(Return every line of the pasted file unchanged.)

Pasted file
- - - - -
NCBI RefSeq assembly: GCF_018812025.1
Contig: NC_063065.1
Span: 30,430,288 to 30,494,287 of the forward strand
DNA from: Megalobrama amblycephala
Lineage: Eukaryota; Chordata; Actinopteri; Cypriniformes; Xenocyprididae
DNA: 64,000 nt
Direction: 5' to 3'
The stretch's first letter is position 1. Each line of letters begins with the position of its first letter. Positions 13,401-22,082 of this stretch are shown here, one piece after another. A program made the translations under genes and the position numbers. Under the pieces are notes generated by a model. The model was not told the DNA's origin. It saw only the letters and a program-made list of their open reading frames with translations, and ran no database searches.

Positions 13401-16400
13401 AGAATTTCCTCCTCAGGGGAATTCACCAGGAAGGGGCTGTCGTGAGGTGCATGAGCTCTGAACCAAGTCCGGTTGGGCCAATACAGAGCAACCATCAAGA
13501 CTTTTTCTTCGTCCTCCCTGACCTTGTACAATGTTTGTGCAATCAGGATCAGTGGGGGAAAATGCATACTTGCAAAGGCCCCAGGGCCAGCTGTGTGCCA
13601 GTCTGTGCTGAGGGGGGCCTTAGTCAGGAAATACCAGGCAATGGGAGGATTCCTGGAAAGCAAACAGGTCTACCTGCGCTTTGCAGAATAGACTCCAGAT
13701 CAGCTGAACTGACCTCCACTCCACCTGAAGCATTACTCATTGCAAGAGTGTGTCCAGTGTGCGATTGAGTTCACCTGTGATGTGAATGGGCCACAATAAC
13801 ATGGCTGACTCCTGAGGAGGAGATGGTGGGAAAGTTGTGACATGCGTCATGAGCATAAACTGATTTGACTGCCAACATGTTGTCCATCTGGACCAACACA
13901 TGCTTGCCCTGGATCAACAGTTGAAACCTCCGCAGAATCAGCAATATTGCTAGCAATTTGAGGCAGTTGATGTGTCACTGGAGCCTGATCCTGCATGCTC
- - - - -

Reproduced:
NCBI RefSeq assembly: GCF_018812025.1
Contig: NC_063065.1
Span: 30,430,288 to 30,494,287 of the forward strand
DNA from: Megalobrama amblycephala
Lineage: Eukaryota; Chordata; Actinopteri; Cypriniformes; Xenocyprididae
DNA: 64,000 nt
Direction: 5' to 3'
The stretch's first letter is position 1. Each line of letters begins with the position of its first letter. Positions 13,401-22,082 of this stretch are shown here, one piece after another. A program made the translations under genes and the position numbers. Under the pieces are notes generated by a model. The model was not told the DNA's origin. It saw only the letters and a program-made list of their open reading frames with translations, and ran no database searches.

Positions 13401-16400
13401 AGAATTTCCTCCTCAGGGGAATTCACCAGGAAGGGGCTGTCGTGAGGTGCATGAGCTCTGAACCAAGTCCGGTTGGGCCAATACAGAGCAACCATCAAGA
13501 CTTTTTCTTCGTCCTCCCTGACCTTGTACAATGTTTGTGCAATCAGGATCAGTGGGGGAAAATGCATACTTGCAAAGGCCCCAGGGCCAGCTGTGTGCCA
13601 GTCTGTGCTGAGGGGGGCCTTAGTCAGGAAATACCAGGCAATGGGAGGATTCCTGGAAAGCAAACAGGTCTACCTGCGCTTTGCAGAATAGACTCCAGAT
13701 CAGCTGAACTGACCTCCACTCCACCTGAAGCATTACTCATTGCAAGAGTGTGTCCAGTGTGCGATTGAGTTCACCTGTGATGTGAATGGGCCACAATAAC
13801 ATGGCTGACTCCTGAGGAGGAGATGGTGGGAAAGTTGTGACATGCGTCATGAGCATAAACTGATTTGACTGCCAACATGTTGTCCATCTGGACCAACACA
13901 TGCTTGCCCTGGATCAACAGTTGAAACCTCCGCAGAATCAGCAATATTGCTAGCAATTTGAGGCAGTTGATGTGTCACTGGAGCCTGATCCTGCATGCTC